SEC Commissioner Makes Case for Marrying XBRL & ESG
Last month, I blogged that former SEC Chief Accountant Wes Bricker is working on an initiative at PwC that would translate sustainability reporting standards into an XBRL taxonomy. He isn’t the only one who sees promise in that coupling. In recent remarks, SEC Commissioner Allison Herren Lee — who has made it clear she wants to work on standardized ESG disclosure — said she might also support expanding XBRL to ESG reporting and other non-financial data. Here’s an excerpt:
What kind of data are we talking about here? The most basic information that an investor might want: how their money is being voted in corporate elections, and whether their shares are being voted in their best interest or in accordance with their instructions. We could bring much greater clarity and transparency to investors regarding how their voting rights are being exercised with the simple expedient of finalizing this rule and adding a requirement, as discussed in the proposal, to tag the Form N-PX voting data.
N-PX filings are voluminous in nature but would likely require relatively few, straightforward data tags. Thus we could potentially take a large body of important information and dramatically increase its usability through a relatively simple taxonomy.
Another area that could benefit from structured data to support usability and comparability is in the area of climate change and other ESG risks and impacts. As you all know, climate and other ESG-related metrics are of ever-increasing importance to investors, surpassing even traditional financial statement metrics for many. Of course, there are currently little to no standardized climate or ESG disclosure requirements. Indeed much of that disclosure occurs voluntarily and outside of SEC filings altogether. As I have said elsewhere, developing standardized climate and ESG disclosure requirements should be a top priority for the Commission. As we consider this, we should also consider how to make the data disclosed under such requirements as usable as possible, including through tagging requirements.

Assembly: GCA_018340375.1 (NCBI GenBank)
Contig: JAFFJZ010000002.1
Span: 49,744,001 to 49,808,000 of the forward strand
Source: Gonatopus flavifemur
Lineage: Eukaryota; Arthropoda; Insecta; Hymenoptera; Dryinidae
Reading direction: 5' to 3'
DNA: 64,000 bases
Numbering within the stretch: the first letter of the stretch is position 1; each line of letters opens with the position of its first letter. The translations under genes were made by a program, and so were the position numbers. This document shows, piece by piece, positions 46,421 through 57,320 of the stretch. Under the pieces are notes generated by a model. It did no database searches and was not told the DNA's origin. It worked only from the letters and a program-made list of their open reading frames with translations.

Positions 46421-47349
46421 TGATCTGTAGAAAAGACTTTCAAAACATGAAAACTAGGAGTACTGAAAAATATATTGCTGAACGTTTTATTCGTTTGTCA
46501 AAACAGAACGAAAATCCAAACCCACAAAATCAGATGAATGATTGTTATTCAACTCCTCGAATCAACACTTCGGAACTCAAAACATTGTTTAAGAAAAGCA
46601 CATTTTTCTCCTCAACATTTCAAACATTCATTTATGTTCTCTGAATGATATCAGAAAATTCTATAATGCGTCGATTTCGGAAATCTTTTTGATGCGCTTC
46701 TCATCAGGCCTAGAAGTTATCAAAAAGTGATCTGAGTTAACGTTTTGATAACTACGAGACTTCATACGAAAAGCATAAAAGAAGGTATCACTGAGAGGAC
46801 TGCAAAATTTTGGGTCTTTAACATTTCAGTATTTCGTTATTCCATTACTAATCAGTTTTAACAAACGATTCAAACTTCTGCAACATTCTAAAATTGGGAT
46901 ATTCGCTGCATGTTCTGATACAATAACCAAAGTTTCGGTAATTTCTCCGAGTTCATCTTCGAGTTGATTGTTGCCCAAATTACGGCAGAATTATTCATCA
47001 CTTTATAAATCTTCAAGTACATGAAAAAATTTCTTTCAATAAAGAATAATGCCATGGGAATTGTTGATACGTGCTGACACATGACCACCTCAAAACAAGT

Much of our structuring requirements so far have been backward looking – requiring us to consider how to structure information that is currently disclosed in a non-structured manner. As we consider new climate and other ESG requirements, we would have the opportunity to simultaneously consider how to make those requirements amenable to structuring. Instead of an ex post facto application of structuring requirements, the two could develop in tandem.
Finally, I’ll just mention briefly, MD&A and earnings releases. As commenters including XBRL have pointed out, disclosures under MD&A may benefit from some simple block tagging that could greatly enhance comparability of certain relatively consistent types of information disclosed in MD&A. And earnings releases, particularly given their often market-moving nature, appear to be another well-suited candidate for tagging.
-Liz Dunshee, TheCorporateCounsel.net December 15, 2020
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